Other than the obvious advice to be sure and hit your numbers consistently, what can a salesperson do to increase their chances of being promoted into sales management leadership? Basically, my advice boils down to this: Do everything you can to prepare yourself to succeed in the position. To prove that you are serious about wanting to move up into a leadership position, you should take steps now that demonstrate you’re starting to think more like a manager than a rep. Here are 5 steps you can take:

1. Stop believing your own press clippings 

I hate to say this since I was once a sales rep myself, but most salespeople overestimate their strengths and minimize their weaknesses. This is human nature; it’s how we go through life feeling positive about ourselves.

The problem is that when a successful salesperson – someone like you — thinks they are better than they really are, they stop improving. Charles Koch, CEO of Koch Industries, writes, “Given human nature, we tend to become complacent, self-protective, and less innovative as we become successful. It is often more difficult to overcome success than adversity.”

One of the skills you will need as a sales manager is the ability to convince a sales rep who already thinks he (or she) is great that really they’re just “good” and need improvement. Can you start by convincing yourself that you can get a lot better?

2. Critically examine what it takes to sell effectively

Just because you are good at selling doesn’t mean that you can teach others how to sell. To do the latter, you have to understand and be able to simply explain all the components of effective selling. So starting today, take time after every customer meeting to ask yourself some questions: Was I fully prepared? What one or two questions should I have asked that I didn’t? Did I make a real connection to the prospect? How would I explain what I did well, and what I did not so well, to someone else?

3. Pay more attention to other reps’ strengths

Every salesperson has unique strengths. Some succeed because of a higher activity level; others because they’re more consultative sellers and so have higher win-rates; still others are great at social media and networking. Suppose that Ann is another rep in your company who is very successful. Ask yourself, “What unique things does Ann do really well, better than others, that contributes to her success?”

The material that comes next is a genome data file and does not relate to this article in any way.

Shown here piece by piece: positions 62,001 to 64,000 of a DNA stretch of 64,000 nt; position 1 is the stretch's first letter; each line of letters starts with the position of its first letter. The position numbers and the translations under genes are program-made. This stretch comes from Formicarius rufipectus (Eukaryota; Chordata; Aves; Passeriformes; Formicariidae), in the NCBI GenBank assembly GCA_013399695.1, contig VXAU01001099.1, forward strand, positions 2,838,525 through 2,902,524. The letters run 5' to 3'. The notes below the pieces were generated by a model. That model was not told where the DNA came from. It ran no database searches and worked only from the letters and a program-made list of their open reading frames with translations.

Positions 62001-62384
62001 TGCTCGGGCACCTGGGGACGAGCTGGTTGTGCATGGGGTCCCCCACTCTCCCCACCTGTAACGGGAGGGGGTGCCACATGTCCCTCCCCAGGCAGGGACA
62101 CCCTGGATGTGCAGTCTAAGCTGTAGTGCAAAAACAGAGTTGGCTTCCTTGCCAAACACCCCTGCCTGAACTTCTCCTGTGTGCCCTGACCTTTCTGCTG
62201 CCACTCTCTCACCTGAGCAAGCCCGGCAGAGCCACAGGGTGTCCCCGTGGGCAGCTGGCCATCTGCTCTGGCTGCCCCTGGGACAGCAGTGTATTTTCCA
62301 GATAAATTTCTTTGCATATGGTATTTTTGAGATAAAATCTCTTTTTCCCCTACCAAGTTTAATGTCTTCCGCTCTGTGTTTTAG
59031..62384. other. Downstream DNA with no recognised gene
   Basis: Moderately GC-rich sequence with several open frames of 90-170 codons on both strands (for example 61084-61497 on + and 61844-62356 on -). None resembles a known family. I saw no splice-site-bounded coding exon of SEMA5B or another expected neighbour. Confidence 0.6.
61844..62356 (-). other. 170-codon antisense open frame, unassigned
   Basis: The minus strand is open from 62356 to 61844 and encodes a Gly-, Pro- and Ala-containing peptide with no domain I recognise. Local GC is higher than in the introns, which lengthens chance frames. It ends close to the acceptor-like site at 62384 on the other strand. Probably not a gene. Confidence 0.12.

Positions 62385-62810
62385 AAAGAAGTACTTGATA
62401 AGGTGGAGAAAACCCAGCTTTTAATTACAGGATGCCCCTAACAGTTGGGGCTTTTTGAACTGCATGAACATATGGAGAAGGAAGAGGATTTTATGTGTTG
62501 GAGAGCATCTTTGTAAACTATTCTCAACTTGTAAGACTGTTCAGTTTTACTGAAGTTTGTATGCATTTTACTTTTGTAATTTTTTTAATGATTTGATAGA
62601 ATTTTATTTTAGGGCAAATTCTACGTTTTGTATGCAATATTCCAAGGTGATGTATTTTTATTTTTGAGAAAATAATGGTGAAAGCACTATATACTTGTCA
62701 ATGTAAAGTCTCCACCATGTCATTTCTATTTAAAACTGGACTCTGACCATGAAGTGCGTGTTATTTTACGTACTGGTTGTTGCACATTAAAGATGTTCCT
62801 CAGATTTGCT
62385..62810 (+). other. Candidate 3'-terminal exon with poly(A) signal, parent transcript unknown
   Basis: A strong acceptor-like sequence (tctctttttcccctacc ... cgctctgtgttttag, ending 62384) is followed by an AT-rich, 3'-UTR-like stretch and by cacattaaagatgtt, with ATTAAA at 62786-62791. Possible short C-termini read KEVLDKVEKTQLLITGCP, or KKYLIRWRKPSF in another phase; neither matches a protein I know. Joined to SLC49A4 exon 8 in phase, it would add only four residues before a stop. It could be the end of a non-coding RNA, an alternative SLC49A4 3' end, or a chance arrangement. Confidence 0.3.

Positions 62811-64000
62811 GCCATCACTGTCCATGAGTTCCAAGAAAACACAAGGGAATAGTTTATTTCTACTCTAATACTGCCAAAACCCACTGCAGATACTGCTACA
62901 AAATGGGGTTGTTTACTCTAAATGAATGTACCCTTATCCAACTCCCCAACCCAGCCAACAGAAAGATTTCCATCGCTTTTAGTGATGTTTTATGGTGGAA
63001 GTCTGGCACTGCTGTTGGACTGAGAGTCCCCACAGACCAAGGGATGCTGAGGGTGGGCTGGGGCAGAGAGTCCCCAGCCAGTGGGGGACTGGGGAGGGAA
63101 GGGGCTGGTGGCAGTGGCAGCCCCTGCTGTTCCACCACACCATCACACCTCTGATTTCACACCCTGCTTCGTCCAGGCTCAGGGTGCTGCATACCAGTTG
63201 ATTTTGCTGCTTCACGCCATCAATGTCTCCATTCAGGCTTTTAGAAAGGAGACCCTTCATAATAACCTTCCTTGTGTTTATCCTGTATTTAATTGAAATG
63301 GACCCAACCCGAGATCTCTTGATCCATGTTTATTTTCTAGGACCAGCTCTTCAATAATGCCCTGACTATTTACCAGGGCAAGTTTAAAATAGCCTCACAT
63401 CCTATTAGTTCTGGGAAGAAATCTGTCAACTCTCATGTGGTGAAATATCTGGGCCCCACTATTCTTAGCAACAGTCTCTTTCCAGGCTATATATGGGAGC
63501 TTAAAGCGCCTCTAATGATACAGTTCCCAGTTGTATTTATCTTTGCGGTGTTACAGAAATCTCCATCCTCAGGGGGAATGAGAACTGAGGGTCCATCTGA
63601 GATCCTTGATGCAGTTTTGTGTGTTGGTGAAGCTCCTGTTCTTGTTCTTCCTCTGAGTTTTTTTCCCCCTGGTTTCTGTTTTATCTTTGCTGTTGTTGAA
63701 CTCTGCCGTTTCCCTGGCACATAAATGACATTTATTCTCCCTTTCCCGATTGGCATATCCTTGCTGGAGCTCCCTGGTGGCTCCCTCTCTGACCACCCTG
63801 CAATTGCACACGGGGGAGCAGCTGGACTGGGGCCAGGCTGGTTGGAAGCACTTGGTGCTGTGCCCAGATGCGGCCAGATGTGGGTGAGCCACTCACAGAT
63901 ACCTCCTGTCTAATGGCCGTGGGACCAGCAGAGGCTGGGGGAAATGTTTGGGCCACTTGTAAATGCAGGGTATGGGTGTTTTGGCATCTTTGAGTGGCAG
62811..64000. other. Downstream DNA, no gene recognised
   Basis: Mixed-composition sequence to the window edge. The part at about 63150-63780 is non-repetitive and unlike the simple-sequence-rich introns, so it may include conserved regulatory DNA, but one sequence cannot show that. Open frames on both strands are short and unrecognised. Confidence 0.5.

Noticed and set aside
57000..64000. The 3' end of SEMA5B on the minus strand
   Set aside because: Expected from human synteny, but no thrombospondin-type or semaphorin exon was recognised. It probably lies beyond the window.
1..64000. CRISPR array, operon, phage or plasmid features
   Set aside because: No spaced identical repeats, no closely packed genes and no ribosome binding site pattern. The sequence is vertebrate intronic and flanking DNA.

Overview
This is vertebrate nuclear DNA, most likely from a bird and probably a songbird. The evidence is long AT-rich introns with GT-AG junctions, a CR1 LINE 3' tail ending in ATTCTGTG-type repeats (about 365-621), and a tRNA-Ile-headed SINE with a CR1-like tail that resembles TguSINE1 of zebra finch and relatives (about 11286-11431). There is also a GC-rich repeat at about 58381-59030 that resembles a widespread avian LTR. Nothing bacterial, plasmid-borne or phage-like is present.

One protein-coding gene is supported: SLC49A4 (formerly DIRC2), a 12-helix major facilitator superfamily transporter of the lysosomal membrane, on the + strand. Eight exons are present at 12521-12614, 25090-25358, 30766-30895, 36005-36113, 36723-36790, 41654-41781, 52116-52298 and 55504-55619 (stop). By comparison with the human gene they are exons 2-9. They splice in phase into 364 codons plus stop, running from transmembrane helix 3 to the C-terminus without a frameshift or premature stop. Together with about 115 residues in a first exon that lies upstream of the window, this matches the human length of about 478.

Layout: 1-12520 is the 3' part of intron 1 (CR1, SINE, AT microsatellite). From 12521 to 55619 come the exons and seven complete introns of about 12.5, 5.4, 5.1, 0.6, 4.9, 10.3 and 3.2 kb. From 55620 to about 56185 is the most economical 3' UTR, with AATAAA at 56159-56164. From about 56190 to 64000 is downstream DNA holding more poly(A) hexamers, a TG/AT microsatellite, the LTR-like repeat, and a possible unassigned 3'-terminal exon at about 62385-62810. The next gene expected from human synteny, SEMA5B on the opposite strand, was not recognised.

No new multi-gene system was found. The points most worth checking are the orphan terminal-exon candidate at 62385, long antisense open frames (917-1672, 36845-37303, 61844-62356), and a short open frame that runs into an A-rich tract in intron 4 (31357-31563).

A common mistake many sales managers make is to hire reps in their own image, someone who reminds them of themselves. If you have a greater appreciation for other success attributes besides those possessed by you, you will be positioned to make better hiring decisions and build a stronger team.

4. Become more of an informal team leader 

Influence – the ability to affect your fellow team members, always comes before a bigger title. To illustrate what I mean check out the movie Moneyball. There’s a scene where the Oakland A’s general manager, Billy Beane, approaches David Justice, an experienced player practicing alone in the batting cage. Up to this point, Justice had been more of a lone wolf, perhaps bordering on what I’d call a Prima Donna. Beane says, “David, I need you to step up and become more of a leader of this team. Make an example for the younger players. Check in with them, see how they’re doing and help them more.” Justice proceeded to become the informal team leader that Beane was asking him to become, and in doing so helped propel the team on a record-setting winning streak.

5. Get ahead of the curve: Study how to become a great sales manager

Learning from the school of hard knocks sucks. It takes way too long to learn and it’s far too stressful along the way. If you think you want to be a sales manager, better to learn now what the job actually entails. I have a new book out that you may find helpful The Sales Manager’s Guide to Greatness: 10 Essential Strategies for Leading Your Team to the Top, but there are other titles.

Once you’ve had time to work on these 5 steps, make sure your boss’s boss knows about your long-term goal to become a Sales Manager. Identifying which sales reps are capable of moving into a sales management role is the responsibility of your boss’ boss. He or she must be able to look beyond “the numbers” to determine which salesperson is willing and able to step up to leadership: to lead, communicate, motivate others, assess rep performance, and all the other aspects of sales management that are different than selling. If there is a special team- or project-leadership assignment that has visibility with your boss’s boss, you want to jump at it. Without being too obvious, you need to get to know your boss’s boss, so that he or she knows who you are and comes to appreciate the things you’re doing to get better.

And that is how to get promoted to sales manager!

Kevin F. Davis is the author of “The Sales Manager’s Guide to Greatness: 10 Essential Strategies for Leading Your Team to the Top” Kevin is the president of TopLine Leadership, Inc. a company which specializes in sales manager development and customized sales training.

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